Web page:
WASHINGTON -- In his strongest statement to date, Richard Roberts of the Securities and Exchange Commission now believes that voluntary industry efforts to fill "gaping" holes in ongoing municipal bond disclosure are not working fast enough and says that new SEC rules or legislation is needed.
But Roberts will not push for commission action before he reviews a rule being drafted by the Municipal Securities Rulemaking Board to spur lagging secondary market disclosure, according to the text of a speech he was scheduled to deliver last night at the Southern Municipal Finance Society's annual fall conference in St. Petersburg, Fla.
"My patience has basically expired," Roberts said in the text of the 16-page speech, which was released to reporters yesterday afternoon. "I personally am prepared to ditch the voluntary approach and to pursue an involuntary approach through regulation or legislation."
"But I am also prepared to wait and to review the MSRB initiative ... assuming it is published soon," the text says.
Roberts has never before stated clearly that he favors SEC rules or congressional action to beef up the regulation of the market instead of MSRB standards or voluntary industry efforts.
He came close in an Aug. 24 speech before the National Association of State Auditors, Comptrollers and Treasurers, when he said his "patience is growing increasingly thin" with voluntary efforts to improve ongoing disclosure and that he is "leaning" toward recommending new SEC regulations or legislation.
Roberts noted in his written speech that SEC Chairman Arthur Levitt told Congress last Thursday that legislation giving the SEC clear authority to require issuers to provide secondary market disclosure is the only meaningful way to ensure comprehensive disclosure in the municipal market.
"However, in almost the same breath, Chairman Levitt indicated that legislation was unlikely" because it would trigger all-out opposition by state and local officials, Roberts said, referring to the new SEC chairman's testimony before the House Energy and Commerce Committee's subcommittee on telecommunications and finance.
Levitt's comments came as the panel held the first of a series of oversight hearings on whether new securities rules or legislation is needed in the municipal arena. Levitt outlined the findings of an SEC staff report requested by the chairmen of the full committee and the subcommittee, Rep. John Dingell, D-Mich., and Rep. Edward J. Markey, D-Mass.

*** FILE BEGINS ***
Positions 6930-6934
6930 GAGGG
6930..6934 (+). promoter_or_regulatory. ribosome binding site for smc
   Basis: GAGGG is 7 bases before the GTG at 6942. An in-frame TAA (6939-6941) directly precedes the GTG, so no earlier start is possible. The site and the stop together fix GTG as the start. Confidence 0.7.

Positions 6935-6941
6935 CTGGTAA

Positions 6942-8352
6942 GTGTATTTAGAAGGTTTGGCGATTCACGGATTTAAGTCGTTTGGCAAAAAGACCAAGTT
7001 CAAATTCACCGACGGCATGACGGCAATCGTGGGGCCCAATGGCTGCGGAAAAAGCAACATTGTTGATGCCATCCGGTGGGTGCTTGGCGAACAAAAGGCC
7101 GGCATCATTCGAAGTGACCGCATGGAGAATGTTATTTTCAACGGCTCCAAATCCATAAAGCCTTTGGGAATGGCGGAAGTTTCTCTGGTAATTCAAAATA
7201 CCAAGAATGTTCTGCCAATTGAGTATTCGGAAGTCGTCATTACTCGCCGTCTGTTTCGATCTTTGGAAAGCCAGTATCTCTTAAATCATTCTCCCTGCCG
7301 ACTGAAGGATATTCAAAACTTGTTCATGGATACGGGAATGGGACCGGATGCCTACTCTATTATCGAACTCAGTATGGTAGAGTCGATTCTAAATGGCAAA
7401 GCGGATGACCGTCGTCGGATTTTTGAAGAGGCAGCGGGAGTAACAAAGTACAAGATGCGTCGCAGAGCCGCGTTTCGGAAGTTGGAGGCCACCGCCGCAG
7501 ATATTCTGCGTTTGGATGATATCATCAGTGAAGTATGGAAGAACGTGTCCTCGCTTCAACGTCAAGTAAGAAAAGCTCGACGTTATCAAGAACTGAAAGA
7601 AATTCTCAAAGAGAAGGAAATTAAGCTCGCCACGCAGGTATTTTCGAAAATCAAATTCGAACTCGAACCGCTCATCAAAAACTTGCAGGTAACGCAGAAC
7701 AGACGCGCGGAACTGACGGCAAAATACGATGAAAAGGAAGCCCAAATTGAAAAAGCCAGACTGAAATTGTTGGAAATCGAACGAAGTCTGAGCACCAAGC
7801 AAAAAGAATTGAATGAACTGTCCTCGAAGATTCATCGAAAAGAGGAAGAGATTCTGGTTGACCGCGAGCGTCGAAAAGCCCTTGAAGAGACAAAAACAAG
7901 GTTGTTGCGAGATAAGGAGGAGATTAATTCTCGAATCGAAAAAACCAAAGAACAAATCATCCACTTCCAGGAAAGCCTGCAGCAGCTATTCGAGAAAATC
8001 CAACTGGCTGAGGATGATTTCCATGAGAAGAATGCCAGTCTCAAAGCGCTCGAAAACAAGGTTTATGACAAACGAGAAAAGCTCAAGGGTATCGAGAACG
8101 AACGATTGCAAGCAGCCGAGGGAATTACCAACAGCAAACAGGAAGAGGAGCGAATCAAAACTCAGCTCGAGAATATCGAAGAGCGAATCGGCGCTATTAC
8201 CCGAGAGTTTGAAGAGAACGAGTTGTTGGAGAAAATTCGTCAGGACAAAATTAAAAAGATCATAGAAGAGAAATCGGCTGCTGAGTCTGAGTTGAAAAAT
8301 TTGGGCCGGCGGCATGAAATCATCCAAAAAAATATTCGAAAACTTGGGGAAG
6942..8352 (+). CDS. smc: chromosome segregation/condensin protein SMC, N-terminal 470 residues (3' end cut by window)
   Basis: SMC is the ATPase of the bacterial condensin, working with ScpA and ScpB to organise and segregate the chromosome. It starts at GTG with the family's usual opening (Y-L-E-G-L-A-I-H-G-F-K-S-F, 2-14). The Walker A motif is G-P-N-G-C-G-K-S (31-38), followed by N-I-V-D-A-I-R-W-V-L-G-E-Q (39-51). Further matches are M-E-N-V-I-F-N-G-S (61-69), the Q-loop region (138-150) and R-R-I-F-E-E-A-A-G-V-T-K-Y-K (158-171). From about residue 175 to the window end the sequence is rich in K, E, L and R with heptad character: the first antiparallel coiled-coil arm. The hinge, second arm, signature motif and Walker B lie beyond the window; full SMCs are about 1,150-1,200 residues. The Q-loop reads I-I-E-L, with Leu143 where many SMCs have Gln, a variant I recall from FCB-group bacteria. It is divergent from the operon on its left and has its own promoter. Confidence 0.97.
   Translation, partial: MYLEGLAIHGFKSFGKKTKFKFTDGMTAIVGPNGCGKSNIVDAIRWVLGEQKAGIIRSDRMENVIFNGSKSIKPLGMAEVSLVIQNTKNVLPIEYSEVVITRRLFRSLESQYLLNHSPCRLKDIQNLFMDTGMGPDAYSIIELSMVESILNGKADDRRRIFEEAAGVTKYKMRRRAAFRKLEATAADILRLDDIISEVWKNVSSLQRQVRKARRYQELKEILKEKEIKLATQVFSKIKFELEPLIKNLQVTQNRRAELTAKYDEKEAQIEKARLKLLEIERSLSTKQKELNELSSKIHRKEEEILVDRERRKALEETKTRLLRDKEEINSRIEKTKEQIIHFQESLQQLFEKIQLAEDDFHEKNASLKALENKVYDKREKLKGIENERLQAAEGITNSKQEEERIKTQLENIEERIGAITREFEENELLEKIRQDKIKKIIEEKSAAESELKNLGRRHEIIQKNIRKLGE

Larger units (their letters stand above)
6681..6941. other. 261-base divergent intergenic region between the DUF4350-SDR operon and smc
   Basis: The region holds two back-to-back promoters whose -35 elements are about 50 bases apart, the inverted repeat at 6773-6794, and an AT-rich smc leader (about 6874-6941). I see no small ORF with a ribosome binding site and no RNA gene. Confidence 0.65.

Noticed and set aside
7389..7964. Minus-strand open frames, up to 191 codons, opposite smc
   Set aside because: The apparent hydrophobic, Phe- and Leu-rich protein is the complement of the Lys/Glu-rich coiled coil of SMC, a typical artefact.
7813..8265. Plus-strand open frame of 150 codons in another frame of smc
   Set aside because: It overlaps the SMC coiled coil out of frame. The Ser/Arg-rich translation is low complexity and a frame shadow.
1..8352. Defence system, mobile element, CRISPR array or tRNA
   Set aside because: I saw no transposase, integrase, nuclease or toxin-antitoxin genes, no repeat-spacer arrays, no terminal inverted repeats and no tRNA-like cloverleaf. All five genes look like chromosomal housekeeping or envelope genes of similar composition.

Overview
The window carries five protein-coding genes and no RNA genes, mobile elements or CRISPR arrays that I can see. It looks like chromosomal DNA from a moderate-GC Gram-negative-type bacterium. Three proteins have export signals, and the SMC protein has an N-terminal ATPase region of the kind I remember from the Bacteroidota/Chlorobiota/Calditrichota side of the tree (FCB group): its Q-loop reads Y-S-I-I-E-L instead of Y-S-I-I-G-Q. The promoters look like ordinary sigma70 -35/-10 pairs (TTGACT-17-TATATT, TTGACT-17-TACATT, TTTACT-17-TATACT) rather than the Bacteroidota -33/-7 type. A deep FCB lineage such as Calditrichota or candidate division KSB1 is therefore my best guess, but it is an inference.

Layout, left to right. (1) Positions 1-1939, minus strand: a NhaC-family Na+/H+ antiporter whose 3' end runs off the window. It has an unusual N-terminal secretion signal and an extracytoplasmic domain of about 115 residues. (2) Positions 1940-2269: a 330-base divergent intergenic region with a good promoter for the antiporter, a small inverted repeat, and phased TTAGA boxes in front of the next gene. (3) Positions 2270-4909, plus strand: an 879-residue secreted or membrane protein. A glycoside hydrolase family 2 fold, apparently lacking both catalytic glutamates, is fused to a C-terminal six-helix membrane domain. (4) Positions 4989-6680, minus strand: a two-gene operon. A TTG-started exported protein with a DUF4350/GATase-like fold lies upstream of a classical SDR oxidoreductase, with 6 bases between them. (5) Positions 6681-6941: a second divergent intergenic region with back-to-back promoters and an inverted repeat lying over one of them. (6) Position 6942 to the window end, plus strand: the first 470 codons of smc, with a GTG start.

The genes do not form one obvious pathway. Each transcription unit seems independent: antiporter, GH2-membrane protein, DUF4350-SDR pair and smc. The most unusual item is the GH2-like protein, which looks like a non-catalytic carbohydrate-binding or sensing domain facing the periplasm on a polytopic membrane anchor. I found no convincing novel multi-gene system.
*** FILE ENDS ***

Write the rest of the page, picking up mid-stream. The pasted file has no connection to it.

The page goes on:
"Thus, as attractive as the legislative alternative is to me, I am not optimistic that such an approach will work," Roberts was to say last night.
Roberts said he was more sanguine about two regulatory alternatives contained in the SEC staff's report and outlined by Levitt at the House hearing. Levitt said the agency could issue a legal interpretation making clear that the anti-fraud provisions of the federal securities laws require issuers to provide ongoing disclosure to the market.
The agency also could bar dealers from recommending bonds to investors unless the issuer has pledged to make available ongoing information about the financial condition of the issuer.
The SEC rule would be stricter than a rule that the MSRB is expected to draft at a meeting scheduled for Sept. 29 and 30. The rule, discussed briefly by the board at a press conference late last month, would require underwriters to recommend to issuers that they pledge to provide ongoing disclosure for their issues. Underwriters would be required to explain to the issuer the significance of continuing disclosure in the secondary market.
The rule also would require dealers to tell customers whether the issuer has committed to provide continuing disclosure for an issue and to explain that the lack of ongoing disclosure can affect the price and liquidity of their bonds.
Roberts said that if the SEC proposes the rule that the commission is considering, it may specify that the rule applies to new issues only, not to deals already in the secondary market. Also, issues less than $1 million and state general obligation bonds could be exempt from the standard, he said.
Roberts said that issuers could probably satisfy the rule's requirements by providing an annual audited by financial statement within a reasonable length of time after the end of the fiscal year and by issuing notices when a material event occurs.
The Public Securities Association warned recently that a rule barring sales of bonds that do not have an issuer pledge of ongoing disclosure could wreak havoc with the market. "What if the issuer doesn't provide the disclosure," PSA vice president George Brakatselos said yesterday. "It's a problem."
"I acknowledge that broker-dealers are very heavily regulated already," Roberts was to say last night. "However, Congress made the decision years ago that broker-dealers are the appropriate party to bear this burden, and Congress does not appear at the present to be likely to change that view."